Brave New World Message
What does Aldous Huxley want to tell us about in Brave New World?
Is there any message that he would like to deliver to readers of the contemporary world?
Given that Huxley wrote a book entitled Brave New World Revisited, in which he explicates all that he sought to communicate in Brave New World, he did, indeed, have a message of paramount importance to future readers. This theme is clearly stated in his "Foreword" to Brave New World:
The theme of Brave New World is not the advancement of science as such; it is the advancement of science as it affects human individuals. (BNW, Foreword, xi)
Satire, by its very definition, is "a kind of literature that ridicules human folly or vice with the purpose of bringing about reform or of keeping others from falling into similar folly or vice. As such, Huxley's satire, Brave New World sends a warning of the potential dehumanization of man in a technological world that supersedes him. This very warning has been echoed by others who have analyzed our modern society. Within this last year, for instance, journalist Glenn Beck, who interviewed an author who has written about life in the twenty-first century, asked the author, "Have we now gone past 1984? Are we not, now, living Brave New World?" The author concurred.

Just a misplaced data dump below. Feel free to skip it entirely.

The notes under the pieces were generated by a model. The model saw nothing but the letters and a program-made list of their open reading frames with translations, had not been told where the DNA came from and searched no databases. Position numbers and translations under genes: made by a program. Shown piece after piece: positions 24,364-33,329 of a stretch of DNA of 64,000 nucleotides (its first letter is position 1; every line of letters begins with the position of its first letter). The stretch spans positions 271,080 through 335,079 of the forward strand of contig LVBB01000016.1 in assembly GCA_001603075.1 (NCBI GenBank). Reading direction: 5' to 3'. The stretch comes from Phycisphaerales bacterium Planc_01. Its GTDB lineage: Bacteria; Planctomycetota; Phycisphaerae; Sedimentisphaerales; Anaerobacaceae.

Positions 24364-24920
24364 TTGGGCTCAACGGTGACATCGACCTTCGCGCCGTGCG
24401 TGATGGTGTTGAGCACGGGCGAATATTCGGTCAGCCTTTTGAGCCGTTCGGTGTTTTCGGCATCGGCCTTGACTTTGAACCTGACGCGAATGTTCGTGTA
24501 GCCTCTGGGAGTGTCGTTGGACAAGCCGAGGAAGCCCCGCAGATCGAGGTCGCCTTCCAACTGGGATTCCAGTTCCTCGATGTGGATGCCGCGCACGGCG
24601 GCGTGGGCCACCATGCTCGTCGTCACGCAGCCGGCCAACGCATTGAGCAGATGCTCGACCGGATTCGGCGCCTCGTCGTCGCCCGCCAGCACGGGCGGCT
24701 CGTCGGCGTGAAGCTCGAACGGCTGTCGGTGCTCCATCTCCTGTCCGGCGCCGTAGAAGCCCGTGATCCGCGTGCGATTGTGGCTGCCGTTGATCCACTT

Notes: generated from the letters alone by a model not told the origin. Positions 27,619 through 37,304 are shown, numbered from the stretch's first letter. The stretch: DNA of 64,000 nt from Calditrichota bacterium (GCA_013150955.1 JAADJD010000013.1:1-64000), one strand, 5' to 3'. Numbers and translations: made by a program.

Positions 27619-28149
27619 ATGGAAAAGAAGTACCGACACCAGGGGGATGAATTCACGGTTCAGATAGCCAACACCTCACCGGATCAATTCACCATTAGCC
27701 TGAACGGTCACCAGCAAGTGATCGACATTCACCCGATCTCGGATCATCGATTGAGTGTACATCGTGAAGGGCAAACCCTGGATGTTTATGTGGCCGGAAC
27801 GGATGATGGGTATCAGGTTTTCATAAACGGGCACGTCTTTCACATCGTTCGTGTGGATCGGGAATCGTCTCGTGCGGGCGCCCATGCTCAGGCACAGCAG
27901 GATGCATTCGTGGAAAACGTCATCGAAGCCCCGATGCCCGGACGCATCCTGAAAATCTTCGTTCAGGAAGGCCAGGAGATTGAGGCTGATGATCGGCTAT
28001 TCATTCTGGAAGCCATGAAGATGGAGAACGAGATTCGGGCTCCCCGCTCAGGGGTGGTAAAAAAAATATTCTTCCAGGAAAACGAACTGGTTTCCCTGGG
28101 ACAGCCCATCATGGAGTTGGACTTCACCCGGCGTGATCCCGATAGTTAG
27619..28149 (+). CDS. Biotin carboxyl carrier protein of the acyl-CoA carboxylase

The concern of Huxley with technology's potential to remove humans from what is most human--love, friendship, struggle, happiness--is a message for future generations, not merely his contemporaries. If this satiric novel is not of worth for his future readers, how can it even be considered satire, and how is it that it is considered a classic and remains on the canon for high schools and colleges?
Of course Huxley did not have any message in mind for us given that he wrote the book so long before the present. But he was surely trying to send a message to his contemporaries.
To me, the messages of the book are:
- Scientific progress can be a very bad thing if used incorrectly. This is why I first had to read this book in a class about bioethics.
- Consumerism and materialism can corrode the human soul. One of the problems in the book is that people want things more than they want a "life of the mind."
- It is bad to want constant entertainment and "happiness." When we do these things, we are taking away our own ability to think and our ability to feel the full range of emotions that make us human.